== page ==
HOW TO BUILD A
FRUIT & VEGETABLE
Using forced-air evaporative cooling to preserve
fruits and vegetables in hot and dry regions
Free and open-source
THIS EVAPORATIVE COOLING CHAMBER
A team at MIT has designed a forced-air evaporative cooling chamber that can be built in a used shipping container. The chamber generates a cool and humid environment for produce with lower energy consumption and half the cost of refrigerated cold rooms. Designed specifically for use in hot and dry climates, the forced-air evaporative cooling chamber can be constructed for on-grid as well as off-grid settings. Detailed documentation of this open-source design can be found below.
Evaporative cooling systems are particularly well-suited to hot, dry regions with some access to water and where electricity supply is limited or prohibitively expensive.
Forced-Air Evaporative Cooling Chamber
Evaporative cooling increases the humidity and reduces air temperature through an energy-efficient process. This cool humid air is then forced through stacks of crates, rapidly cooling the produce inside.
The design from the team at MIT is based on a used shipping container and is half the cost of a typical refrigerated cold room with similar capacity.
Storing vegetables after harvest without cooling them can lead to spoilage and therefore reduced access to fresh and nutritious food and reduced income for farmers. Most techniques for cooling and storing vegetables rely on vapor-compression refrigeration, which may not be affordable or available for many smallholder farmers, particularly those living in remote, off-grid, and low-income areas.
54 Million Tons of Waste
Across Sub-Saharan Africa, 54 million tons of fruits and vegetables are lost or wasted per year, accounting for 52% of the total production, the greatest percentage of food loss for any crop category.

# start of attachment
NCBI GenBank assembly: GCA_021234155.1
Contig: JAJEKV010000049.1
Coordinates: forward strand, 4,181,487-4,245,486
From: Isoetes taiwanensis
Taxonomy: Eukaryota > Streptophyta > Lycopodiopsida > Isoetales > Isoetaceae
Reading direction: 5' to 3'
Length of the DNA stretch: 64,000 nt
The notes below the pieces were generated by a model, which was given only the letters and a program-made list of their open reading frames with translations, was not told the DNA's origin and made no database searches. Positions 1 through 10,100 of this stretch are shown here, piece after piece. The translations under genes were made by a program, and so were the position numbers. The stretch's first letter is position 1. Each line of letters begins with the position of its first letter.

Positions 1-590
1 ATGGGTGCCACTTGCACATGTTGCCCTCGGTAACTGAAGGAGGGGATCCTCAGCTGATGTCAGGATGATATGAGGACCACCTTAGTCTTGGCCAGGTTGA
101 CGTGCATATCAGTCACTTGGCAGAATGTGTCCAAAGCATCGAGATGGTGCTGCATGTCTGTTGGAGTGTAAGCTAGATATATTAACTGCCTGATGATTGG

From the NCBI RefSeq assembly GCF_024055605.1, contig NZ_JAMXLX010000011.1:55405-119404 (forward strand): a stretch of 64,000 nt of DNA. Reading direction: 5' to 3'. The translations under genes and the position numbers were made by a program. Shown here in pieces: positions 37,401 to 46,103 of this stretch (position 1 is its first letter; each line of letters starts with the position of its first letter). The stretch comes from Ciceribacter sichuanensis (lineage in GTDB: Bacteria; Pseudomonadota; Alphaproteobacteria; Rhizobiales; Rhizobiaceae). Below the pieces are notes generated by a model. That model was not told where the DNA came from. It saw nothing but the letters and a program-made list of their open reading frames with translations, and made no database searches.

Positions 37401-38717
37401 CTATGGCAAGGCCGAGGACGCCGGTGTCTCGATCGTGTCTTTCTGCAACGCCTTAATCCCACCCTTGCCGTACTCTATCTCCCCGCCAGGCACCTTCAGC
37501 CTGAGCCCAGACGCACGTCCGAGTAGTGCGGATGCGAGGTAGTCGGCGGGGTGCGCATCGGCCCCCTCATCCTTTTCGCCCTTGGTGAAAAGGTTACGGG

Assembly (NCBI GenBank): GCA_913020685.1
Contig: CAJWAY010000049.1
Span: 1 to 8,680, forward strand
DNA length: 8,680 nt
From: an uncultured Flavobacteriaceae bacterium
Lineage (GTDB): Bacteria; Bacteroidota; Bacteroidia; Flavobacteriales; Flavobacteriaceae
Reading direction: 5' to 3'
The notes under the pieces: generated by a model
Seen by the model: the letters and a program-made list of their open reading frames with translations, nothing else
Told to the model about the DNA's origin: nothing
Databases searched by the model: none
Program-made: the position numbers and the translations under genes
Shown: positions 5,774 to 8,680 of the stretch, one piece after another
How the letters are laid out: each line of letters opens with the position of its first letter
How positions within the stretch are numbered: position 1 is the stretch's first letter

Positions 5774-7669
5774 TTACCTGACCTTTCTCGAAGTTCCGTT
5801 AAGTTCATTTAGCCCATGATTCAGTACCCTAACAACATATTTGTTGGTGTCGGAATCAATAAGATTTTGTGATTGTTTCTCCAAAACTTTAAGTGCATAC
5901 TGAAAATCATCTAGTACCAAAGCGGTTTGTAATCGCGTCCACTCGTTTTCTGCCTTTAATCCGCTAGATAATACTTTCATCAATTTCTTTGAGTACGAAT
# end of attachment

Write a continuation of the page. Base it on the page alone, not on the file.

Guidance for Building a Fruit and Vegetable Cooling Chamber
We offer documentation covering the materials needed, descriptions of key systems, and steps for building a forced-air evaporative cooling chamber that provides rapid pre-cooling and improved storage for fruits and vegetables.
The information and designs provided on this website and related documentation are available free of charge.
"Our fruits and veggies stay secure and fresh for extended periods, thanks to the Evaporative Cooling Chamber."
Stephen Nyamai, Kenya
Dr. Eric Verploegen (left) is a Research Engineer at MIT D-Lab and Founder of CoolVeg. His work focuses on evaporative cooling for fruit and vegetable preservation with ongoing projects in Mali, Niger, Kenya, Uganda, and India.
Dr. Leon Glicksman (second from left) is a Professor of Building Technology and Mechanical Engineering. He works on energy efficiency in buildings, natural ventilation, thermal insulation, and applications of such technologies in developing countries.
Dr. Daniel Sweeney (center) is a Research Scientist and Lecturer at MIT D-Lab where he leads the D-Lab Biomass Fuel & Cookstoves Group. Dan provides technical assistance to field partners and performs lab- and field-based research and development on biomass and waste conversion processes.